BAR STORY #1:  From Jake Lamkins

Somebody has to get this section started so I'll do it. 

The bar closest to FYV in CN days was The White Star 'bout half a mile north of 
runway 16. It had a dirt floor in those days and was really rough. I've driven into 
the parking lot and seen the "boys" having fun throwing rocks at some fool under 
his truck where they had chased him. 

Jerry Parkhill, the HRO manager, came visiting one day so Don Enos, the FYV 
manager, and agent Dick James took him to the White Star for some fun. When 
the three walked in, the place was jammed with rowdy trade just off work from 
construction sites, chickens plants and such. 

Jerry looked around and yelled over the din, "I can whip any sonuvabitch in this 

Both Don & Dick confessed later it scared the spittle outa them. There was a dead silence, then the biggest ugliest one of the bunch stood up and said, "There ain't 
no sonuvabitches in here, mister!" 

Jerry started bellowing that in that case drinks were on him.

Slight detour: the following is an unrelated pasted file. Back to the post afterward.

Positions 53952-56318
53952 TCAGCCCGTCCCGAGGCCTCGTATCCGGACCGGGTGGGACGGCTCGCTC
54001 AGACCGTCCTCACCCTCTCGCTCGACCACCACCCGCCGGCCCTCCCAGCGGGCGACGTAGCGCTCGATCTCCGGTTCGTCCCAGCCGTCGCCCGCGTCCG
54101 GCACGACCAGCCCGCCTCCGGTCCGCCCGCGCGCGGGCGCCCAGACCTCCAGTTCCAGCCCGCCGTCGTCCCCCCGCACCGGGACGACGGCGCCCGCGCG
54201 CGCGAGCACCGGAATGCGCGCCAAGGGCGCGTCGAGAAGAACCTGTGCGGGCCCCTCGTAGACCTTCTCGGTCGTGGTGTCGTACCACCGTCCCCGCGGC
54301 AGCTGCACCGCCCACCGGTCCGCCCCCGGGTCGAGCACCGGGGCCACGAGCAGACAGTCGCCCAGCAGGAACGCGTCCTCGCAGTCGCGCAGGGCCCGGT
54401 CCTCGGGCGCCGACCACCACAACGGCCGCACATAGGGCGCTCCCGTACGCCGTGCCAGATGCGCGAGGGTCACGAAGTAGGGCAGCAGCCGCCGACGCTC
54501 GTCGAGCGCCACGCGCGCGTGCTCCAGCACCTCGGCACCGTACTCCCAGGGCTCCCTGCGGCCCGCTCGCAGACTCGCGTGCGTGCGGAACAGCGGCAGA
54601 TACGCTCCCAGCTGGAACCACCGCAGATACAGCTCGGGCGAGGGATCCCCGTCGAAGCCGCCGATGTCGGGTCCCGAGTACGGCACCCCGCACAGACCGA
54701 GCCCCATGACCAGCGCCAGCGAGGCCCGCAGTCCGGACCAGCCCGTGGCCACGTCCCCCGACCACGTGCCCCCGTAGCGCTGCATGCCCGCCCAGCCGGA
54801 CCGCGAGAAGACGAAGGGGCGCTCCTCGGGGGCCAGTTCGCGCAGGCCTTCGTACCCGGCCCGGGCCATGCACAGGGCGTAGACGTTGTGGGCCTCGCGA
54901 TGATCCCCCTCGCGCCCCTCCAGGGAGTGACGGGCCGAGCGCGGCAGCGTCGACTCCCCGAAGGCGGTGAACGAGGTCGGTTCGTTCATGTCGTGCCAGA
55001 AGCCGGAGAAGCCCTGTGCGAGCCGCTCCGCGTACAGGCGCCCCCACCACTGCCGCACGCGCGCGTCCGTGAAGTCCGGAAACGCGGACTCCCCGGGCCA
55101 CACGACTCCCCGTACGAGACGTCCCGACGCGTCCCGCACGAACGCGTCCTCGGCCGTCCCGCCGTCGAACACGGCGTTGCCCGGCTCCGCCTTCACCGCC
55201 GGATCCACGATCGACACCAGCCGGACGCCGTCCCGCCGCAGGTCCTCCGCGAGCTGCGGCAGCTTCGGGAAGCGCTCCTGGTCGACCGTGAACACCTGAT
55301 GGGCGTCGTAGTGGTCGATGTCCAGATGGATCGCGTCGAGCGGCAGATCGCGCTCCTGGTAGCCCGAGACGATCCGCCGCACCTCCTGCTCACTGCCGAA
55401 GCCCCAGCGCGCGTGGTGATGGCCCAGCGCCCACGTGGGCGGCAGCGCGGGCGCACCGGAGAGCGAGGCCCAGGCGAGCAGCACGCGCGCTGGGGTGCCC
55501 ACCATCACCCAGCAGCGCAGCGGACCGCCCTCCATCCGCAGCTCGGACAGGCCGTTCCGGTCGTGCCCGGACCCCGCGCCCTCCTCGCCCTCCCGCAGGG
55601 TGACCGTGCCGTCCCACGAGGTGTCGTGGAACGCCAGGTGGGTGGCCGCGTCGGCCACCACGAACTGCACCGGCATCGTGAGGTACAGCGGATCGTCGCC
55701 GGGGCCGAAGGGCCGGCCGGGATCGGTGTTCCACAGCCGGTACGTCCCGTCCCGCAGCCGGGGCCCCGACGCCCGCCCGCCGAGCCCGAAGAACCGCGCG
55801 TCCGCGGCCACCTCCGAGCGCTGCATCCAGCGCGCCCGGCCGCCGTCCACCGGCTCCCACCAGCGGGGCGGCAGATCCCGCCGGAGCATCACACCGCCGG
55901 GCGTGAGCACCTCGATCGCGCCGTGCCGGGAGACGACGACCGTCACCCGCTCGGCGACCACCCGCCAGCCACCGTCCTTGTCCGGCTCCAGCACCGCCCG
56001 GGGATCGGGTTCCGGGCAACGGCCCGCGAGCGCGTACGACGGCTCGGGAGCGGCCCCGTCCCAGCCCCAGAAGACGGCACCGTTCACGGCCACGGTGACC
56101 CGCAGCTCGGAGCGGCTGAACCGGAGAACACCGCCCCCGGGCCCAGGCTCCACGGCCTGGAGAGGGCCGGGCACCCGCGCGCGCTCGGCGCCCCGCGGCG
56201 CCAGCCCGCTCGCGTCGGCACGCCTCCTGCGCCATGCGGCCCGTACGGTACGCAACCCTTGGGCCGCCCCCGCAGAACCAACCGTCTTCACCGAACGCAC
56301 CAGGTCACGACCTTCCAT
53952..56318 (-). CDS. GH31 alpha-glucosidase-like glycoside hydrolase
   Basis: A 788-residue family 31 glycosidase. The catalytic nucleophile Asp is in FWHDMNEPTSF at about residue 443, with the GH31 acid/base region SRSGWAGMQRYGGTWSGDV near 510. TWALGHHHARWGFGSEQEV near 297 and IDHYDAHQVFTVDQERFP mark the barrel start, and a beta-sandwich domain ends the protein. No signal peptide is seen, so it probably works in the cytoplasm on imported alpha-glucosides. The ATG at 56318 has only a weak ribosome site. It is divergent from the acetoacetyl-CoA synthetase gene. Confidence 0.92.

You have to know Jerry to appreciate this story. Jerry's the guy who held a Bowie knife to a FL VP's throat at a big conference in DEN and forced him to drink 

After he drank a big glug which nearly killed him, Jerry gave him the knife and 
said, "OK, now make me drink some!" Jake 

Jake Lamkins stopped by the bar and told this story .....

and that got Frosty to thinkin' ..... so he followed Jake with a story of his own ....

We've all got memories and stories ... leave one in the Guest Book and I'll post it here for all to enjoy. 

You can also email the story to me at
BAR STORY #2:   From Capt'n Jack "Frosty" Frost ..........

Jack Burt and I were in a 737 headed for a Grand Forks layover and running an
hour or so late into Rapid City. Then to make matters worse, the starter on the
right engine wouldn't work so we're delayed even longer. After about an hour or
so Maintenance came in a Lear but it was past the bar, security and restaurant
closing times so the folks had to stay on the airplane (where naturally the bar
was open).

One of them was a Doctor from Fargo who had been to Vail that day to buy a
Condo or such. He parked himself at the front galley along with another guy or
two and Jack. I excused myself and went to the wheelhouse where I could just
barely hear his loud dissertation on the price of Vail properties and how he was
really being inconvenienced because he had a Tonsillectomy scheduled at 6
AM, a Hysterectomy at 8 AM and some other "ectomy" at 10 AM, etc., etc., ad

After about an hour I went down to see how things were coming along. When I
got back on the Doctor asked "How are things going, Skipper?" I told him they
were just about done and we would be going shortly. "THEY? How many